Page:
The A's will presumably look to fill out their relief corps with Brandon McCarthy, Tyson Ross or Bobby Cramer -- all of whom are still being considered for a rotation spot. Manager Bob Geren's decision will likely come down to McCarthy and Ross, both of whom have big league relief experience.
Ross, who was a surprise roster pick out of camp last year, made 26 appearances with the A's before being sent to Sacramento at the beginning of July to get stretched out as a starter. The hard-throwing righty was shut down in August because of a strained right elbow, but regained health has allowed him to resume starting duties again.
With McCarthy throwing well -- he's tallied more innings than any other pitcher this spring (20 2/3) while compiling a 3.05 ERA without issuing a walk -- Ross may be primed for the bullpen once again. As of Monday, he was given no indication which way the club was leaning.
"They've told me to get ready to be a starter somewhere, and if there is a bullpen position open and they need me to fill in, I'd be happy to do it," Ross said. "Either way, I'm in no position to complain about anything. I got a little taste of the big league bullpen last year, and if they want to try me in that role again, I think I have a better understanding now of what it takes to do well, just with the whole mental process.
"Hopefully I'll be doing a lot better job of it this year. I know they sent me down last year to be a starter, but I just want to pitch in the big leagues, in whatever role it may be."
Ross has focused his attention on fastball command, and he's also working to improve his changeup. In 9 2/3 shutout Cactus League innings, he's fanned seven and walked two. The 23-year-old righty likely won't know his fate until the end of the week, when Geren is scheduled to make the call on the fifth-starter spot, but for now, he's content with the work he's put in this spring.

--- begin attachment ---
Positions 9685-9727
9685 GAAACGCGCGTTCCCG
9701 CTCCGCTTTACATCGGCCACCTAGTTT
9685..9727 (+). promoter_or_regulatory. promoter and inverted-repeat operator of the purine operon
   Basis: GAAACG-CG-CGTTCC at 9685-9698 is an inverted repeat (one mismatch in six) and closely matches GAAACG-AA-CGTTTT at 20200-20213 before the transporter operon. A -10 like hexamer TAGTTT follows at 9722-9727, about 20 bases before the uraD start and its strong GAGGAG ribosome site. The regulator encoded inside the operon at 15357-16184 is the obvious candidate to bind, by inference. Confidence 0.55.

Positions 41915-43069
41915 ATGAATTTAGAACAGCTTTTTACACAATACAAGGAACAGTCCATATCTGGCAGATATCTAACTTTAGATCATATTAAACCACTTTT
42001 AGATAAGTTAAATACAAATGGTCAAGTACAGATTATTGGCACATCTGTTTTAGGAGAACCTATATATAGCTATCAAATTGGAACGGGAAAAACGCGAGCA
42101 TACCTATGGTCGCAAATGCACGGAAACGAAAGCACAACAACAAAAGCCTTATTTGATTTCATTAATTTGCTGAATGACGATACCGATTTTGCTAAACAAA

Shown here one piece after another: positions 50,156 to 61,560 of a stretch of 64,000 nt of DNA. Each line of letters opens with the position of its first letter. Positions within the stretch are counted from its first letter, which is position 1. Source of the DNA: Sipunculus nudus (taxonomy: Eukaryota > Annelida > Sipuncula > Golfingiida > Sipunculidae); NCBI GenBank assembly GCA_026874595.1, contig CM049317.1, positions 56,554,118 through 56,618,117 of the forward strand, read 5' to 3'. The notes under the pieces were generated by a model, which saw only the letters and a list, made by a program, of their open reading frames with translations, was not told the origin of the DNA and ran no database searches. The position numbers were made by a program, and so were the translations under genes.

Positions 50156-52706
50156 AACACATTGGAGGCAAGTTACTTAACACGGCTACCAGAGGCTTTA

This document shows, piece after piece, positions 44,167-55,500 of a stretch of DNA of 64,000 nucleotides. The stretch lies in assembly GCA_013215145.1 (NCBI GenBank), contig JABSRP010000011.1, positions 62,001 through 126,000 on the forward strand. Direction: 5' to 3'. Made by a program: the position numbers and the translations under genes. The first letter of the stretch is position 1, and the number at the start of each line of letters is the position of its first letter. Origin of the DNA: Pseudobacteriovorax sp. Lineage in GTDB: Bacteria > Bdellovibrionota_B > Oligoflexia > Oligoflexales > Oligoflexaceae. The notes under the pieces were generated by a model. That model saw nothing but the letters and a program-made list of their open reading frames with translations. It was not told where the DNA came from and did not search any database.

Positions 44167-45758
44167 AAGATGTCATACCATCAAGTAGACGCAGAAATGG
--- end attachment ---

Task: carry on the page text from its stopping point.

"My arm's been feeling pretty healthy all spring and my pitches are coming along, so that's all I can ask for," Ross said. "Things, in my mind, are on track."
In contrast, Rich Harden -- initially considered the favorite for a rotation spot -- has yet to pitch in a spring game because of a lat muscle strain. As a result, he's out of the fifth-starter race but is still being viewed as a possibility for a long-relief role by Opening Day. Harden threw long toss on Monday, but he has yet to throw off the mound in more than a month, leaving speculation surrounding his actual readiness for a big league game.
The chosen two bullpen additions will join a relief group that already features Brian Fuentes, Craig Breslow, Grant Balfour, Michael Wuertz and Brad Ziegler. Breslow is slated to work in his first spring game on Tuesday and is expected to be ready by season's start to again guide an A's bullpen that posted a 3.75 ERA in 2010 -- good for sixth-best in the American League.
"I haven't been around a better group of pitchers my whole life, so I want to be able to be a part of that," Blevins said. "I want to be a part of the nucleus here, which is pitching, and I think it'll be that way for a long time."
Monday's game between the A's and Dodgers was canceled because of rain. As a result, scheduled starter Brett Anderson will go Tuesday -- a 1:05 p.m. PT game with the Reds broadcast on oaklandathletics.com with an exclusive audio webcast -- and Gio Gonzalez will be pushed to Wednesday. ... Coco Crisp (hamstring) could possibly return to the lineup on Tuesday. ... Comcast Sportsnet California announced on Monday that former Major League players Fernando Vina and Greg Cadaret will serve as analysts for the A's pregame and postgame shows this season.